Blindspotting: Sans Soleil and Dog Star Man

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This could be my shortest Blind Spot post ever…Though I enjoy short form experimental films, appreciate the different aspects of filmmaking that get teased out and respect the filmmakers a great deal, it is not an area in which I’m overly well-versed. I’ve seen a few other films from the two directors responsible for this post’s films (Chris Marker and Stan Brakhage) along with a few things from Maya Deren, James Benning, Cocteau, Bunuel, etc., but my knowledge of their techniques, goals and intentions is somewhat limited. Having said that, especially after viewing both Marker’s Sans Soleil and Brakhage’s Dog Star Man, you don’t necessarily have to have any background at all since these films are the perfect art form onto which you can map your own feelings and perspectives. Neither of these films has a clearly laid out narrative or real characters, so it enables you to soak in its variety of images (many of which almost seem random at times) and attempt to put your own personal spin on them.

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Marker’s Sans Soleil, for example, feels like a freeform wander through the world’s different cultures (pausing longer with some, glancing off others) with a fascination in the activities and ways of life of its people. All the while, Marker (and his sometimes overly serious and pretentious female narrator) riffs on the meaning of memory and how it forgets, changes and shapes history (“We do not remember, we rewrite memory much as history is rewritten” and “History only tastes bitter to those who expected it to be sugar coated”). The film also plays extensively with Japanese culture by tying into the memory aspects of the film and replaying Japan’s war history (“Small fragments of war enshrined in everyday life”). It also covers cats, an extraordinary ceremony to lay the souls of dolls to rest, more cats, sexual fetishes and a couple of additional cats (not to mention cat dolls placed into sex positions). The horrors of war are explored in a variety of different fashions as well, but focusing more on the concept of horror itself (the graphic death of a giraffe is a tough watch – you can see the life drain right out of it). If this seems somewhat random, well, it did for me too.

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“You didn’t think I was rolling out of here naked, did you?” Trailer for Milius Documentary

Iconoclastic filmmaker, writer, gun-owner John Milius, is the man who is responsible in part for the Dirty Harry Franchise, Apocalypse Now, 1941, Conan The Barbarian, Red Dawn and HBO’s Rome; who was rumoured to have pulled a piece on a film executive and is the direct inspiration for the Coen Brother’s Walter Sobchak character (“MARK IT ZERO!”) Making its debut at the SXSW festival this week is the documentary that is comprised of stories from just about every major Hollywood director from the 70s and 80s as well as clips and photos. And Sam Elliot and his glorious mustache spouting something worthy of a Milius-ism: “He didn’t write for pussies. And he didn’t write for women.” That just about sums it up!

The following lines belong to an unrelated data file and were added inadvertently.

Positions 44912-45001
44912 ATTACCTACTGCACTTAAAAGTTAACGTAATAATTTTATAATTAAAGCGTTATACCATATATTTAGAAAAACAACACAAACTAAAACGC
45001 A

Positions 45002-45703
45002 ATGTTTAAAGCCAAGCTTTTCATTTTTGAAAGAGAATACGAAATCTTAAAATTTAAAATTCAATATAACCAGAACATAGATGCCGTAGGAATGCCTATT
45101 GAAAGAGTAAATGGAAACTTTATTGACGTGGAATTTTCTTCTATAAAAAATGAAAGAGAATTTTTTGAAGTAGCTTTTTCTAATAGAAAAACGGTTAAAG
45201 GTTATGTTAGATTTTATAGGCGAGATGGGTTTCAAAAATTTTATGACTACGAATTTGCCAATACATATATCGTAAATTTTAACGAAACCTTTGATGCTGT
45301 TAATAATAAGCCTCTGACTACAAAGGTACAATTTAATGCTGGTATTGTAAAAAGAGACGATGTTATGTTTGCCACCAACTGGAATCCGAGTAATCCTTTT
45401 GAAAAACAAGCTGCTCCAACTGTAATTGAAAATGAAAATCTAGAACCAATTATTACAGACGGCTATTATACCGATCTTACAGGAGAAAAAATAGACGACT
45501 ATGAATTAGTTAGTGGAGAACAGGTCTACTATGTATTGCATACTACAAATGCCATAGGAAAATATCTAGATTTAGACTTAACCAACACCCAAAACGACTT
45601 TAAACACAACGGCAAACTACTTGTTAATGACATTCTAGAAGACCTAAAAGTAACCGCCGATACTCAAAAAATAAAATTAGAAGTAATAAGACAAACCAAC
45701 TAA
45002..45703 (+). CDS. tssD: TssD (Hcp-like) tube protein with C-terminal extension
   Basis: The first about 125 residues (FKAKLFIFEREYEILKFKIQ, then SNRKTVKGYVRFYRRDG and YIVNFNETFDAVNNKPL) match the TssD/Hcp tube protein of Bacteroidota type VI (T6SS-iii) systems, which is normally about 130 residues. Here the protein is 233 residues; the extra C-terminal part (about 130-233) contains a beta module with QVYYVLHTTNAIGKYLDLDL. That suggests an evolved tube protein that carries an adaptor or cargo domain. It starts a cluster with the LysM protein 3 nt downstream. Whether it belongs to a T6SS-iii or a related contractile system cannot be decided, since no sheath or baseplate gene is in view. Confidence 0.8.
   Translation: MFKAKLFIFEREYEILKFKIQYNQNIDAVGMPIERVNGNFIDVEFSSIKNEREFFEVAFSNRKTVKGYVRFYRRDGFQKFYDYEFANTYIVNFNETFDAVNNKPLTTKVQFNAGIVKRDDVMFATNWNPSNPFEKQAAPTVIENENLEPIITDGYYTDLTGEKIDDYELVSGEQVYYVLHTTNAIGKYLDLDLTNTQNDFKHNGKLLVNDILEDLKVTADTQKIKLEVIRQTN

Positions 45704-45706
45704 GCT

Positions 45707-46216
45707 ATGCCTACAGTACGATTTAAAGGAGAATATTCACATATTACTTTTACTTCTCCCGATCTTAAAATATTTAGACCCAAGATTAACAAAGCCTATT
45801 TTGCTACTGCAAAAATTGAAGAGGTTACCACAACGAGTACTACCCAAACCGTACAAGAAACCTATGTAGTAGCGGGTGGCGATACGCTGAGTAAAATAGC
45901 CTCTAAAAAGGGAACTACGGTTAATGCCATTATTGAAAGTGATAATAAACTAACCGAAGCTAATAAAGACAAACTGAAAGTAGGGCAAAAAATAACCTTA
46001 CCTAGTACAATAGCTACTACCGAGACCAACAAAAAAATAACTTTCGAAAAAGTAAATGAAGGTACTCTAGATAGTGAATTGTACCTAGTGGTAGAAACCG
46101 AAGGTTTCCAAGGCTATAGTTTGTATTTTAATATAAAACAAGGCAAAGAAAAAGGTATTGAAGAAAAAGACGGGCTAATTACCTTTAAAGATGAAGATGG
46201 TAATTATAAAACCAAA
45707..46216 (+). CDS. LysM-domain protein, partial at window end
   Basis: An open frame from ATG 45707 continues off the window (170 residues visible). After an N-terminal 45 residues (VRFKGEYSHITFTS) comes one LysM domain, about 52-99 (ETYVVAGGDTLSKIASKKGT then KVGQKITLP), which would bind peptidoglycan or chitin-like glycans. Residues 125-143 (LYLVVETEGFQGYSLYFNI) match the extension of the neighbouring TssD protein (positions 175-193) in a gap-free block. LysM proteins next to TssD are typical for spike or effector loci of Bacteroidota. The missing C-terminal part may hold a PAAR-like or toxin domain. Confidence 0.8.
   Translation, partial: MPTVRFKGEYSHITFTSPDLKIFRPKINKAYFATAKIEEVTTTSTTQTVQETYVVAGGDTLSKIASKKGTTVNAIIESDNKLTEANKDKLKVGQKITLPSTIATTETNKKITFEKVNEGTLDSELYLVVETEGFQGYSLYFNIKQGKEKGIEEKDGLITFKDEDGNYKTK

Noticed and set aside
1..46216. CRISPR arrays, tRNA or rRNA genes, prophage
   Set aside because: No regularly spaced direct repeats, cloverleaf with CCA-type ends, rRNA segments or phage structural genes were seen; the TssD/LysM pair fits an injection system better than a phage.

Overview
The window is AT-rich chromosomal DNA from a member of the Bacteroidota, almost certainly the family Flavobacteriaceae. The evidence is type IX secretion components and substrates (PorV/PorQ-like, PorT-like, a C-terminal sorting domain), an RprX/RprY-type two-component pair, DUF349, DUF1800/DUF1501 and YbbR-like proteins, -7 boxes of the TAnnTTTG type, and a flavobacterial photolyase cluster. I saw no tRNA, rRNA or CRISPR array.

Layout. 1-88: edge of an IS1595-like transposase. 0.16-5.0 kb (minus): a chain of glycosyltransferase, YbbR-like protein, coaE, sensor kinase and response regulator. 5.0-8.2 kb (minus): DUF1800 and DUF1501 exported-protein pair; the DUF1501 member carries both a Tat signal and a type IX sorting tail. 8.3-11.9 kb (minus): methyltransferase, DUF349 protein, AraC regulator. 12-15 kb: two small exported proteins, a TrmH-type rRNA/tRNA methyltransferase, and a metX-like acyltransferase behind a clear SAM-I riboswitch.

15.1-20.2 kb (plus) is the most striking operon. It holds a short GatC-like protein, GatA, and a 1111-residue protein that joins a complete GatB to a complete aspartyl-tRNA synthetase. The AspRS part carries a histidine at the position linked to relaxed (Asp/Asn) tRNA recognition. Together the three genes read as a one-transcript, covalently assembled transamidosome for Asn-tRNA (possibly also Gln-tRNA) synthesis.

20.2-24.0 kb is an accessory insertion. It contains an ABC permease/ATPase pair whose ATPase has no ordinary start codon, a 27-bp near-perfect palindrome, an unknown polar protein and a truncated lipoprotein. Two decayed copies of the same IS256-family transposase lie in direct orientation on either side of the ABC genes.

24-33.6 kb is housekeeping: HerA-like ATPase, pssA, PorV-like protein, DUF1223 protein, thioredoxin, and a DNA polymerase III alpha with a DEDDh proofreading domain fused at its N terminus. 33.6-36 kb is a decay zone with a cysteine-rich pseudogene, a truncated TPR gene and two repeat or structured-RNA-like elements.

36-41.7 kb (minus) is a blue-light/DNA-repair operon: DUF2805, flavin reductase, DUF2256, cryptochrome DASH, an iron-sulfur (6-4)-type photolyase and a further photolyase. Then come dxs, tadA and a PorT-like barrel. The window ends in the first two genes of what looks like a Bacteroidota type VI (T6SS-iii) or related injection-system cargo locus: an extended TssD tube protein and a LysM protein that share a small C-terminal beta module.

MatineeCast: Walter Murch

We probably do enough plugging for other sites and podcasts around here, but it’s only comparable to how much we plead and insinuate ourselves into other places around the web looking for plugs of our own. But one podcast I’ve recently started to become more and more of a fan is The MatineeCast over at The Dark of the Matinee hosted by “The Mad Hatter.” Each weekly episode is co-hosted by a different someone in the movie critic/industry/blog world and each starts with the same set of “ice-breaker” questions that give the audience a feel for the guest that week. Full disclosure: I am slated as a guest on the show at some point in the next 60 days or so.

This week’s episode was a little more special as Hatter was able to track down Oscar Winner Walter Murch. Being an Academy Award winner for both sound design and film editing it’s easy to get into pretty interesting territory with a guy like this. The guy really is a legend. Jumping into the discussion at one point is another (much less prolific) film editor and the conversation dives head first into various editing tactics and examples of some favorite moments in film editing history. The whole podcast wraps up with an audience Q&A after a screening of Apocalypse Now (Redux) (for which Murch won an Oscar in sound and was nominated for editing). It’s a quick and interesting listen and recommended whole heartedly as a guy who is fascinated by the art of editing. An art which many believe is actually the true director of a film.

You can stream the show directly from the web site as well as glancing over the show notes. If iTunes is more your speed, you can subscribe here. Enjoy the listen and leave your thoughts, questions or complaints in the comments section over at Dark of the Matinee. Besides the podcast it’s a pretty good daily blog read as well.